Get hip to faster, easier meditation techniques.

Meditation techniques are a powerful tool in the addiction and recovery fields, as addicts and alcoholics look for ways to live in the world without their previous comforts. According to Kundalini Yoga senior teacher Guru Jagat, founder of the Ra Ma Institute for Applied Yogic Science and Technology1 in Venice, California (students include Demi Moore), that need is becoming ever more universal: “Everyone in this whole culture is looking to get more energy–whether it’s from a drink or a joint or an exercise program. As the world gets increasingly busier and more hectic, people are either going to go for cocktail hour, or they are going to find something else to help them cope.”

Though recovering addicts have been practicing meditation for a long time, its benefits are finally confirmed by scientific research. In a recent article by Scientific American2, researchers discovered that “meditation produces significant changes in both the function and structure of the brains of experienced practitioners. These studies are now starting to demonstrate that contemplative practices may have a substantive impact on biological processes critical for physical health.”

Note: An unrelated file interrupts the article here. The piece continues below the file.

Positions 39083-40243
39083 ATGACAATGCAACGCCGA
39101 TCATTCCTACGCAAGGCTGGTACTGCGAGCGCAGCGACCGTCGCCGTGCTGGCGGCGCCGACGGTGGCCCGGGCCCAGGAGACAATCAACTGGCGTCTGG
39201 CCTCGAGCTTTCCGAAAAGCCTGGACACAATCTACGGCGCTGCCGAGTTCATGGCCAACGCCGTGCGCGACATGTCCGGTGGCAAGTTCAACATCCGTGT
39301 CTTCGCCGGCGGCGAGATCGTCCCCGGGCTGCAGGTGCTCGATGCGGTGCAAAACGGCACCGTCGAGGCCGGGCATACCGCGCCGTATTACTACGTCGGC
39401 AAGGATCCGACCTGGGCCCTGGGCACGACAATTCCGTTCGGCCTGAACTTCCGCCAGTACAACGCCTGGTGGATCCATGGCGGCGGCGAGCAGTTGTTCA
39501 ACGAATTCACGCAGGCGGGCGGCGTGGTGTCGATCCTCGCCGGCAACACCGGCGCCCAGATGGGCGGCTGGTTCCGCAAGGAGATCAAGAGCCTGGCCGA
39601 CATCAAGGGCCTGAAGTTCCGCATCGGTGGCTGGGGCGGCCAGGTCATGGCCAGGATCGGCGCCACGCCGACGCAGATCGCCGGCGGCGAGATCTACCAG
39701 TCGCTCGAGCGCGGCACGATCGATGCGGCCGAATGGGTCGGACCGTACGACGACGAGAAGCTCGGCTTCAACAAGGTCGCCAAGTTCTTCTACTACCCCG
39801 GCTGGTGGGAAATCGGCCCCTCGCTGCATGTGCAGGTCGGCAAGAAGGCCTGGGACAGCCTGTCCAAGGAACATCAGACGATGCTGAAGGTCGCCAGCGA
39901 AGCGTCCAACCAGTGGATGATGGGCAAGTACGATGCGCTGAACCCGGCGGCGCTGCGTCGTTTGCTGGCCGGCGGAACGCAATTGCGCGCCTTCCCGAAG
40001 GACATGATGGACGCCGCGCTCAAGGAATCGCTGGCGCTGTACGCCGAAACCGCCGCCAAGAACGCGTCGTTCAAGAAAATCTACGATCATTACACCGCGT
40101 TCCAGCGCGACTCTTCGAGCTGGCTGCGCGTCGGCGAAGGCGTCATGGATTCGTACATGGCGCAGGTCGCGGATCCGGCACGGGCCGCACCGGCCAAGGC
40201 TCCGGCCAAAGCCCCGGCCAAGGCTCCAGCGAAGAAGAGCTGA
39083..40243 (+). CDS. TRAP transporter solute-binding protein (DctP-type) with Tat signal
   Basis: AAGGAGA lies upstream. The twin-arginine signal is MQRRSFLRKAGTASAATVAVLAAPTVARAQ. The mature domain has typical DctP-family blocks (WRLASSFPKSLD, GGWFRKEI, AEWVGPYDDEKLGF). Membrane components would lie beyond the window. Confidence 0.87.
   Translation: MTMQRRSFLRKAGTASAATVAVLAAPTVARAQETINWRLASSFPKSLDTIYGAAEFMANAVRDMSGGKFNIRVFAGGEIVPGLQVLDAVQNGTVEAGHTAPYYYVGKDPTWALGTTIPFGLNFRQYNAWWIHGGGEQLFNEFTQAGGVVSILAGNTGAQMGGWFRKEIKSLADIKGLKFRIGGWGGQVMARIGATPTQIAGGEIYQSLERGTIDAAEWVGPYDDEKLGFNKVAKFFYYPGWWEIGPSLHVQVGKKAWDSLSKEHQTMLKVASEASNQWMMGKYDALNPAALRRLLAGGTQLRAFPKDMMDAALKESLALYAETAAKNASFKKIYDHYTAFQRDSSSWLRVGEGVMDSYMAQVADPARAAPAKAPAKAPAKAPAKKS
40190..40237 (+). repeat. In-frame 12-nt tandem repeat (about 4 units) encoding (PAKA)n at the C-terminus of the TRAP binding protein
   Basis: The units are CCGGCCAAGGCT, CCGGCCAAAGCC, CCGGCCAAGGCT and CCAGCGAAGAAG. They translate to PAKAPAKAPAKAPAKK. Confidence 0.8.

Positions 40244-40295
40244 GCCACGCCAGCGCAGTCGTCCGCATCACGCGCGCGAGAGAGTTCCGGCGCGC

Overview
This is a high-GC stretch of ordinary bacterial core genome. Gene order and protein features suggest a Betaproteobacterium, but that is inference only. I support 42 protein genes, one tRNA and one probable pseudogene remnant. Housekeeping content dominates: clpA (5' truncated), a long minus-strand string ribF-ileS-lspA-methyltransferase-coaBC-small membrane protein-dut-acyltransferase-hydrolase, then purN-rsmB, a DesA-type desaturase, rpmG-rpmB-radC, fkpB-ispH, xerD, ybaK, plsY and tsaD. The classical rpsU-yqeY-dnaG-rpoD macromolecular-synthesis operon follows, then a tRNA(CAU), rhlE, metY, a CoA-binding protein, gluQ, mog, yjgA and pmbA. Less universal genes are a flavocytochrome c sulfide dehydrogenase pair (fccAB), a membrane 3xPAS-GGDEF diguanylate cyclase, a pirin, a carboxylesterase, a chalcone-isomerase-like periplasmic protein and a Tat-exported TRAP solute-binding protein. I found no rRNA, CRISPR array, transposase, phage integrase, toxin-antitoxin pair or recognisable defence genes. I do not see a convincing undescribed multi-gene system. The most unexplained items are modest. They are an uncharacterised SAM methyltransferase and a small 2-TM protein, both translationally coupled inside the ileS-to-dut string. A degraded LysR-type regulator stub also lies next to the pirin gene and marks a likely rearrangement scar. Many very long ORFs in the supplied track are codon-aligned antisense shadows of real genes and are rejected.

According to Jagat, meditation has the ability to stimulate both the pineal gland and the hypothalamus, releasing chemicals into the brain that create sensations of balance and happiness. She has found that through a 3-minute meditation practice entitled Medical Meditation for Habituation, people are able to use sound therapy along with applied pressure to the temple and jaw to create new attitudes around addictive behaviors. “For some people who are just coming off hard drugs, or even those who are just dealing with addictive thinking–resentment, jealousy, etc.–the meditation exercise offers a shift in behavior,” Jagat explains. “For those who are already sober, they can begin working on all that stuff that lies beneath the addiction.”

So here’s a counterintuitive mantra for those struggling with addiction or maintaining sobriety: Do something by sitting still.